The result is that the truck moved like a vehicle!

Now at this point the wheel objects were useless and didn't move. The invisible wheel colliders were doing all the work instead. So I had to script a method which constantly updated the positions and rotations of the wheel objects to the wheel colliders.

But the wheels didn't attach properly - it was at a weird angle. I knew it had something to do with the imported rotation values of the wheel objects from Blender, but I wanted to see if I could fix it via the script by setting an offset quaternion rotation value... and... I failed! So I went back into Blender to reset the object's point of origin and rotation values - but this took a lot of trial and error switching between object mode and edit mode. I ended up having to re-import the wheels many times until I got them right.

But then I got it pretty much right - and for the first time I saw the front wheels turn left and right, and saw them spin around. I felt less guilty about just using somebody else's script - so long as I understood generally what was going on.

It's a feature...

I then decided I wanted the car to slow down when no movement inputs were applied. I basically deleted the redundant brakeforce code and recycled it into an if / else statement to reflect this artificial drag on the vehicle.

But then the car kept flipping over too easily. This would take another few hours to rectify. I tried creating an artificial ballast, which just made the car move really strangely - so I scrapped that. Instead I ended up changing the point of origin again and setting the wheel colliders to the outside of the wheels, to give the vehicle a larger base.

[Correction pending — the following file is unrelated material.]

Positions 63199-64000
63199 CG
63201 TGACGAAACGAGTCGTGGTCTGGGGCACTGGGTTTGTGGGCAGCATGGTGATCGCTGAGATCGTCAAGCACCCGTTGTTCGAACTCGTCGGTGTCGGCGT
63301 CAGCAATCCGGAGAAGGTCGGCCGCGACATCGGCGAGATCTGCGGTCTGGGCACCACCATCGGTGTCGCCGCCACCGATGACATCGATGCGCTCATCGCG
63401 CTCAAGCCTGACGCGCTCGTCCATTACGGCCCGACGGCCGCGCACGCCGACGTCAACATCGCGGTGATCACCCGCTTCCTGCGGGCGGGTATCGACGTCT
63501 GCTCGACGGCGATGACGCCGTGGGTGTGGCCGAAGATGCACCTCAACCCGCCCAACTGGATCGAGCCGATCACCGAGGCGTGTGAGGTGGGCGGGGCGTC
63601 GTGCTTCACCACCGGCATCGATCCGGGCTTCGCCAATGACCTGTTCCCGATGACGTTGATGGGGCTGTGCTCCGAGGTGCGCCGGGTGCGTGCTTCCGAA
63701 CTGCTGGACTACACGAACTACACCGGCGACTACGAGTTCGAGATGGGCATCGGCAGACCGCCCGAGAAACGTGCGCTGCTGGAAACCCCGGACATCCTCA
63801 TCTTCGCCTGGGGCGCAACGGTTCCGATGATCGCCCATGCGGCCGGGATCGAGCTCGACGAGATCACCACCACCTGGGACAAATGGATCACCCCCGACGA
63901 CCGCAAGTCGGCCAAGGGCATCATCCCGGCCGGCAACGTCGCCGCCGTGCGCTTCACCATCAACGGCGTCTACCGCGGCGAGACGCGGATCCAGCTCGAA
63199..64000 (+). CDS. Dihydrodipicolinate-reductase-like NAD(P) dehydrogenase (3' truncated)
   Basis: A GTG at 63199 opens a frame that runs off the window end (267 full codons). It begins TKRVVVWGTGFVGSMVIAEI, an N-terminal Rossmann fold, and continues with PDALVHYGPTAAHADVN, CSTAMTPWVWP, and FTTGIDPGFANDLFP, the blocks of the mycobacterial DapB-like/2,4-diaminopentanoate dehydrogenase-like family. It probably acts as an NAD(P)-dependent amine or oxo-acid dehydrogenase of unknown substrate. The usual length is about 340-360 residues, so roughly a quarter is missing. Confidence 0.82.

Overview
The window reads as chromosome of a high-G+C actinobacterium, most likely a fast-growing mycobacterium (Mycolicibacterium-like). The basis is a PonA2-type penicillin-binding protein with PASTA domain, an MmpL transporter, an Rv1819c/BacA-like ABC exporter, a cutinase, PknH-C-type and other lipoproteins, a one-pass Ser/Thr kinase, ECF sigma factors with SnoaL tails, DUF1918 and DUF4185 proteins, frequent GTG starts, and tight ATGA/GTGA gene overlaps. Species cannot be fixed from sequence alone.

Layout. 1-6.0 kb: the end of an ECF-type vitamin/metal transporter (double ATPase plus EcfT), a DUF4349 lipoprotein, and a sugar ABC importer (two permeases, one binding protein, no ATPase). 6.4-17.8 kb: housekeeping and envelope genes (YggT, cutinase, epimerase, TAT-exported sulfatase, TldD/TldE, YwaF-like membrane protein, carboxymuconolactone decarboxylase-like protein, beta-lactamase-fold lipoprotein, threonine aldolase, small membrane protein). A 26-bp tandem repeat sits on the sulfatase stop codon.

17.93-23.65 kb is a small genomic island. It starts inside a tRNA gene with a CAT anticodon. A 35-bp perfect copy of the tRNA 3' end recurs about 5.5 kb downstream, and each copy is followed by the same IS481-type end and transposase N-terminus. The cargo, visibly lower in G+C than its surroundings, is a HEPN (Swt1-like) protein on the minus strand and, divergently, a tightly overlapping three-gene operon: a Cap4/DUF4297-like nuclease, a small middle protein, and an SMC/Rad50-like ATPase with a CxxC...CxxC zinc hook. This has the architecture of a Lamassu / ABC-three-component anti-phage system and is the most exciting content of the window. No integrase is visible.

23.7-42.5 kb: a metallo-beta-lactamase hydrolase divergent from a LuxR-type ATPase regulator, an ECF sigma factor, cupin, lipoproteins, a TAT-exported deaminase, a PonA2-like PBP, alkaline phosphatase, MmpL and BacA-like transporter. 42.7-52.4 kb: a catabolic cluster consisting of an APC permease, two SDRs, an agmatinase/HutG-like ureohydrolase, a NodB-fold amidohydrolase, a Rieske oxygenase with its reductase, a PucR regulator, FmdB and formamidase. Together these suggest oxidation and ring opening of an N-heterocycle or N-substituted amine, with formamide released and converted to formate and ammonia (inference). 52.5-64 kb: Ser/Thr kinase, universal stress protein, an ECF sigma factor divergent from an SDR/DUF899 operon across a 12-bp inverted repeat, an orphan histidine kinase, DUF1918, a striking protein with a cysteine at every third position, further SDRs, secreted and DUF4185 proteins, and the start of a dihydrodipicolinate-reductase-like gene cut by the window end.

Even to this day the vehicle is unstable, but you know what they say, it's not a bug, it's a feature!

Next Steps

I'm now playing around with adding milk bottles to the trailer getting a feel for the gameplay mechanics. I've also created milk bottles which I will detail soon.

Here's my usual DevLog in video format as well if you prefer:



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JobLeonard
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« Reply #6 on: April 03, 2022, 05:49:10 AM »

You're pretty good at documenting your progress, do you have experience with that kinda thing?
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JeremyNunns
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« Reply #7 on: April 03, 2022, 08:39:15 PM »

You're pretty good at documenting your progress, do you have experience with that kinda thing?

Thank you! This is my first DevLog or public blog of sorts. I do enjoy videography / film as well hence the video format for updates, which I feel like can be easier for some to connect with my projects.
« Last Edit: April 05, 2022, 05:27:13 PM by JeremyNunns » Logged
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« Reply #8 on: April 11, 2022, 09:27:29 AM »

Milkman - Milk Bottles and Gameplay

Update
I made some milk bottles to load onto the truck, and started testing the gameplay.